The courage that Jack Kennedy displayed in facing down the Cuban missile crisis, that Churchill showed in fostering Britons’ courage to show a stiff upper lip in the face of Nazi bombing, that any leader musters when he or she reaches out for the right decision and the rest of the organization subsequently breathes a sigh of relief – this action is brought about by the courage to recognize the prevailing sense of what truly is, beyond ego-bound attempts to confuse the issue.
The word courage has its root in the old French word corage, associated with the modern French word for heart – coeur. Courage is heartfelt. It stems from deep within, from the real self.
True leadership is heartfelt; otherwise it is mere management.
The deepest form of leadership is the ability to stand up to the greatest of crises, reach down to one’s real self in terms of naked courage, and communicate with heartfelt eloquence a solution that others can understand instantly and embrace collectively. But such awareness does not have to be postponed until such crises test the leader; it can exist from day to day if the leader and the organization choose to value it as a working priority.
All humans are complex and so are all leaders. There is no pure essence of awareness that isn’t met by complex factors teasing its saintly values. The finest quality of awareness of relationships, when it does prevail, is what remains after all human complexities fall away to allow the true self to shine through at critical moments. By reaching down to the real self, a leader can simultaneously reach across to the collective awareness in the audience being addressed. It’s as if the sense of uniqueness, though real for each individual, is at the same time a myth. In other words, we’re not that different from one another in our deepest fears and concerns. The quality of awareness – that all feel through the eloquence of the leader’s sharing his or her true self, in that moment – transcends any differences.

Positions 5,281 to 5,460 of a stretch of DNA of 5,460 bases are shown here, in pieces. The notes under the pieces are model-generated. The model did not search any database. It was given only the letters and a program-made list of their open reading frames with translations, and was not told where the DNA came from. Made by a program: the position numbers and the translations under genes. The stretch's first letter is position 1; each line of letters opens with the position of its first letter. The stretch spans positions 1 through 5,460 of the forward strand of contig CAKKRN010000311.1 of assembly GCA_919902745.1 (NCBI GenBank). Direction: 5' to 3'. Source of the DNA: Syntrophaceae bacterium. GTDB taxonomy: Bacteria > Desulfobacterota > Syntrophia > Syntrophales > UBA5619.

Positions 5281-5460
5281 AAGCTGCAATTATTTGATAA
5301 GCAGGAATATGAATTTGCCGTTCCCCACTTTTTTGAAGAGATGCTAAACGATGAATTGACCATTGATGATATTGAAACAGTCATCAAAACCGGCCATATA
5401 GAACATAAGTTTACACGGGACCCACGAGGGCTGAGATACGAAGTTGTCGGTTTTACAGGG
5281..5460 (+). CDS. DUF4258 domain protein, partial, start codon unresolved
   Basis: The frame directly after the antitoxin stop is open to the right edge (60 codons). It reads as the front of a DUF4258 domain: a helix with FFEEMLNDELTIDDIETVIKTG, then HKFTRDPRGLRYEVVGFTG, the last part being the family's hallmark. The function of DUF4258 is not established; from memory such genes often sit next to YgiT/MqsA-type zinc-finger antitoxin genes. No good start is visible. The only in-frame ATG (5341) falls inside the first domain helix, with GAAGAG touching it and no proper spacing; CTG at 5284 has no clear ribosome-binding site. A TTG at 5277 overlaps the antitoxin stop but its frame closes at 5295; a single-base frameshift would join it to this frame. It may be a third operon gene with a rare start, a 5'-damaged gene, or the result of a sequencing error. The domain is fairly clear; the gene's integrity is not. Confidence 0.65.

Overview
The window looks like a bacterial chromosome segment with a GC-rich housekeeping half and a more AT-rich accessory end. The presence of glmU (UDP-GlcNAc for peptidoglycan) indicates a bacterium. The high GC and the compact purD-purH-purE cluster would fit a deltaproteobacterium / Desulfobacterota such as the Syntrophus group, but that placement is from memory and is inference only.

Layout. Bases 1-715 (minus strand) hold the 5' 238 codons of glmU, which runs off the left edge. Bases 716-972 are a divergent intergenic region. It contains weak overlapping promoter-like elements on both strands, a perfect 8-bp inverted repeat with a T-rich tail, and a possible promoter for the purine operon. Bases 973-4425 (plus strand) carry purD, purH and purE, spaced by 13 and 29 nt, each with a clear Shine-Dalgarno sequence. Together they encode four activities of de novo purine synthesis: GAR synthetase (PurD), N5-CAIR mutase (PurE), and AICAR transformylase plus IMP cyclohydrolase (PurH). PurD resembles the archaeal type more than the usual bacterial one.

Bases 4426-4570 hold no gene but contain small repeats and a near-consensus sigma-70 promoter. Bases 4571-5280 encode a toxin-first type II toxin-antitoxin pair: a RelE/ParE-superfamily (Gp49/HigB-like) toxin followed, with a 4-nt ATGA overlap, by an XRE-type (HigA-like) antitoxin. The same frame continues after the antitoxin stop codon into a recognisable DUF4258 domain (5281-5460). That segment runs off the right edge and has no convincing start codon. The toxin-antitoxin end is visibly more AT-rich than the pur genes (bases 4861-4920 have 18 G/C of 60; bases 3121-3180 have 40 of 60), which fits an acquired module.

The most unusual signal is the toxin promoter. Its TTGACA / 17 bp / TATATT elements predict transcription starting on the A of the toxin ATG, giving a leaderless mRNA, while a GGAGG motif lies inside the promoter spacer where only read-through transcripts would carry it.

Another way of putting it: the most unique and unutterable aloneness we can feel is in itself a universal experience. The greatest leaders have the courage to bridge that universal quality. Remember FDR’s historic statement, “The only thing we have to fear is fear itself.” With that simple statement, he reached all those who heard his words at the core of their inner being. This is the most powerful stance for mastering emotional communication in any business organization in order to bring out the most productive potential in individuals comprising the workforce. Whether it is laughter in the hallway or tension in the boardroom, a true leader masters troubling emotions and creates an opportunity for greater success at every level of the organization.
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